The Maw That Tried To Eat The World

I’m impressed to see that Scarlet Imprint is leaving Facebook; from a publishing perspective this takes courage. It’s also not altogether surprising but rather disheartening to read some of the responses on the blogosphere that this has received, including the charge of “Luddism”. Mind you, that Scarlet Imprint did not announce that they were divesting of all digital technology that they will only do handset letterpress printing from now on and will only be reachable by Royal mail. No, they have announced they will not be using a particular corporations medium, one that is widely know to be a vast maw, as they beautifully put it, swallowing vast amounts of people’s time (and life). I, for one, believe Facebook has made the world a considerably worse place that it was before it existed.

Scarlet Imprint’s statement begins, “Magicians should be asking themselves very serious questions about how they relate to technology. We engage in this self-interrogation on a regular basis and have come to the decision to leave facebook, the maw that rapaciously devours online traffic, a memetic infestation which trivialises the numinous and significantly alters behaviour patterns for the worse.” It’s well worth reading the entire text, which makes the point that the Internet easily becomes part of the spectacle, as defined years ago by the Situationists. I would add there is a very Burroughsian viral quality to Facebook, and that should make those with a magical education very leery of it.

At any rate, we see the usual response today with shallow aspersions made and great bouts of polarized thinking: people must be categorized in huge sweeping generalizations—there are those who love all technologies, anything that comes down the digital conveyor belt of the capitalist marketplace, all such commodities are received with open embrace (accompanied by the braggadocio of being an early adopter); and there are those anti-technological people who live in the woods and read the Unabomber manifesto, and provide their own pantry, the so-called Luddites. I should say, while the propagandists of group one think this is a term to tar the people they imagine as their enemies, the actual Luddites were a rather admirable labor activist movement in early 19th century England, namely, skilled cottage workshop weavers who were being displaced by the rising factory-based textile industry, enabled by new mechanical looms and poorly paid unskilled labor.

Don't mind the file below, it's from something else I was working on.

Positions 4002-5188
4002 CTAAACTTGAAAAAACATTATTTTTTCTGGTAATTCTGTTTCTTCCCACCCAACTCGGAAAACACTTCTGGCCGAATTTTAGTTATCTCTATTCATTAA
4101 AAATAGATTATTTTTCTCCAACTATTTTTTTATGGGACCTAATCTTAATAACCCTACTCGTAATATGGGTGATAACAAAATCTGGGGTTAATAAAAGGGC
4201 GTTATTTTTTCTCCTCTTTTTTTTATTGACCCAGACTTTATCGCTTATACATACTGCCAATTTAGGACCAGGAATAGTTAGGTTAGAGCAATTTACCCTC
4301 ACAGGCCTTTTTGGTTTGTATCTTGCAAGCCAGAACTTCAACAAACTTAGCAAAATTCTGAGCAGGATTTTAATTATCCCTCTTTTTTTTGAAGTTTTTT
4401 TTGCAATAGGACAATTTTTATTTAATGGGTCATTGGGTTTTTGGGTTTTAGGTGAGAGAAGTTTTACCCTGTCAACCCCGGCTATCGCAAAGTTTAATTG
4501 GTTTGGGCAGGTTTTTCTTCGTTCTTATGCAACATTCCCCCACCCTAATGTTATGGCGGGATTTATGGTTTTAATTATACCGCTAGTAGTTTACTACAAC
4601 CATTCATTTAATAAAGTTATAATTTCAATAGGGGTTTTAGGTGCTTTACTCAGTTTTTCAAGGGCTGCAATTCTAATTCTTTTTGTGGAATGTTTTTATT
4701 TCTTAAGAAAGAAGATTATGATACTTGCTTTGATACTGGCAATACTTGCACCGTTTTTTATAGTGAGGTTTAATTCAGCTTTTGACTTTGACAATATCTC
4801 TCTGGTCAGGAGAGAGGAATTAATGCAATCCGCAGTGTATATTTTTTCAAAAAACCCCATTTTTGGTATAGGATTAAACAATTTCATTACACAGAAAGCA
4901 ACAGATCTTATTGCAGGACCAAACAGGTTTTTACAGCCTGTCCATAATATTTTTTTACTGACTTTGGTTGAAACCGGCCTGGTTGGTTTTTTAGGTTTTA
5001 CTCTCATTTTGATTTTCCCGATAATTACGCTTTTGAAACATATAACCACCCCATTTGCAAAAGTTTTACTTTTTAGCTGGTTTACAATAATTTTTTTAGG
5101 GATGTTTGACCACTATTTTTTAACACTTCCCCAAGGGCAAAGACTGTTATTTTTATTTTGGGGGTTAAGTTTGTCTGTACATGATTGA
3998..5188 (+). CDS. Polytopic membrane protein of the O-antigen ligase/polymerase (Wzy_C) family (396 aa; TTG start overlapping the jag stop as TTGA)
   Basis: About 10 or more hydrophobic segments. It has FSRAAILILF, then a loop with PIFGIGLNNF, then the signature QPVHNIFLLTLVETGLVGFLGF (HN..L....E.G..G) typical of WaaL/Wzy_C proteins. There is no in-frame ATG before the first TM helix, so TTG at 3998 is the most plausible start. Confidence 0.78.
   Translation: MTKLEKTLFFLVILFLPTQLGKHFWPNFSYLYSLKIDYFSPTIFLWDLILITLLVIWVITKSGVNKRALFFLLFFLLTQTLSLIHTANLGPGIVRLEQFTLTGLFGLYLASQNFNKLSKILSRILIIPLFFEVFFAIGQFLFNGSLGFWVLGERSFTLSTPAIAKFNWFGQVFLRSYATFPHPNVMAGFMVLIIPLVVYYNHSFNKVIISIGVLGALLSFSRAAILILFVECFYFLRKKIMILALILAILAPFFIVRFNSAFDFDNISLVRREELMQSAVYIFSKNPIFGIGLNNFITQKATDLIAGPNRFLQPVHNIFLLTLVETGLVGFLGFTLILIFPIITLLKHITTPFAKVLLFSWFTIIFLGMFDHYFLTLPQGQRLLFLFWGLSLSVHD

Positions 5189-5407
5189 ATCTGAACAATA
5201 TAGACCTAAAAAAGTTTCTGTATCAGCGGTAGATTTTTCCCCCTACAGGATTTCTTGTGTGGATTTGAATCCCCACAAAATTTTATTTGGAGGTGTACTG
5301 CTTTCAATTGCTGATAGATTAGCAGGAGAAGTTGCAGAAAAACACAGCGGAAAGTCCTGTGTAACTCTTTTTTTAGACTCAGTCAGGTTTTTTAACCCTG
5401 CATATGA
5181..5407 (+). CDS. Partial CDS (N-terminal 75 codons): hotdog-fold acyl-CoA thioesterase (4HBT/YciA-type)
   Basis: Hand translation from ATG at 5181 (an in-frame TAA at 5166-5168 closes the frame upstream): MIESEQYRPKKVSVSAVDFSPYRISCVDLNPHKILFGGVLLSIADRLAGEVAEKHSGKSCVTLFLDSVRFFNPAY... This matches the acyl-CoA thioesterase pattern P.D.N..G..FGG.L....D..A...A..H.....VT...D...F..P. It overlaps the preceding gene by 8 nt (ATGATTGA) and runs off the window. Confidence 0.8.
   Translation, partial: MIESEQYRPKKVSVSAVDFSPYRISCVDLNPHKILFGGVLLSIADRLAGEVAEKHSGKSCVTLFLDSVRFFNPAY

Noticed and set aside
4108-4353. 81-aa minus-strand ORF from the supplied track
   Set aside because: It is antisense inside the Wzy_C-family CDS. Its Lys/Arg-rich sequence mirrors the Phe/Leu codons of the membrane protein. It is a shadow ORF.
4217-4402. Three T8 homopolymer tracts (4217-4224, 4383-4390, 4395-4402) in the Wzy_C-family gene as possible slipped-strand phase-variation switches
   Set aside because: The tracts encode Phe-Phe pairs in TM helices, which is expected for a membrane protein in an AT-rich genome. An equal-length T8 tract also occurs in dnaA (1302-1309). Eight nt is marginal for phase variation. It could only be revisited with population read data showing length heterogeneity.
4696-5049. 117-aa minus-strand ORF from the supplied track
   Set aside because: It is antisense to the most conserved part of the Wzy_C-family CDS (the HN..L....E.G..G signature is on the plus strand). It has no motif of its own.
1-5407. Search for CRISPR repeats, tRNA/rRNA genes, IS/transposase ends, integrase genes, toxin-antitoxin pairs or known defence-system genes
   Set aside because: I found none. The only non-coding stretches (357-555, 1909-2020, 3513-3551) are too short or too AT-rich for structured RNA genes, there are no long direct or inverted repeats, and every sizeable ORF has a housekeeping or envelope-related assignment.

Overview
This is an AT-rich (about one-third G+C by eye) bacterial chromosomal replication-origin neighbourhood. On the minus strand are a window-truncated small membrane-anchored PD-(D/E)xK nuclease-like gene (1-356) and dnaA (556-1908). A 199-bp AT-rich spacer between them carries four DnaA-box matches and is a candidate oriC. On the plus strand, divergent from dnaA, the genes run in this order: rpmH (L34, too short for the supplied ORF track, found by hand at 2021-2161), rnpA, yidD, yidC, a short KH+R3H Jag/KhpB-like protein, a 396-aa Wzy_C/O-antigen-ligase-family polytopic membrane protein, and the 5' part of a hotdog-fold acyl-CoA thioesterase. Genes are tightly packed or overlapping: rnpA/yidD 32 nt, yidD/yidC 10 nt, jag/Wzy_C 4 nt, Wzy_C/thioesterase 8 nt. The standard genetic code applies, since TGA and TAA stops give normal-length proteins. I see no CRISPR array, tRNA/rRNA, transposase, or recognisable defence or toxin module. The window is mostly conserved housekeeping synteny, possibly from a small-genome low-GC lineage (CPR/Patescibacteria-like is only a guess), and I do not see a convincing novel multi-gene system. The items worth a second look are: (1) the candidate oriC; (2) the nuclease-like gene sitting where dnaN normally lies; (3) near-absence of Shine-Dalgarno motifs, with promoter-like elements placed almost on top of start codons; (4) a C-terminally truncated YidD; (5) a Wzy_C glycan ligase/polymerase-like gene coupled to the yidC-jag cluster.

What this really strikes at is the amount of time and devotion with which many people who identify as pagans immerse themselves in heavily mediated, online activities where they are abstracted from their own environment, and any physical community, and often fully emotionally disassociated from those around them. For those of us whose practices are about embodied engagement, experiencing the numinous in the natural world—and the built world as well—the addictive nature of social media is a problem and can be an obvious interference with practice.

Another thing that is inherent in media like Facebook and Twitter is the splintered and chopped up communications that by their very nature do not allow for any deep consideration or response, and so often generate misunderstanding and miscommunication. Druidic, Celtic, Dionysian, and animist traditions, among many others, operate in a far different domain, places where presence, being, and deep communication and communion are at the heart of the process/practice.

Late October is a gorgeous time in my place. The skies are brilliant blue after months of fog; we have recently had night showers; the rainy season is upon us and mushrooms are appearing with their messages from the chthonic realms. I’m going for a walk. I will drink in the sun setting on the sea, its warm light illuminating the undersides of the dark cypress trees, inhale the pungent fragrance of eucalyptus leaves and feel the air on my skin. I will see what other beings are out and about. I will not be updating my progress or status, I won’t be finding my way by phone.

Scarlet Imprint publishes beautiful books that are a delight to the senses. Check out their site!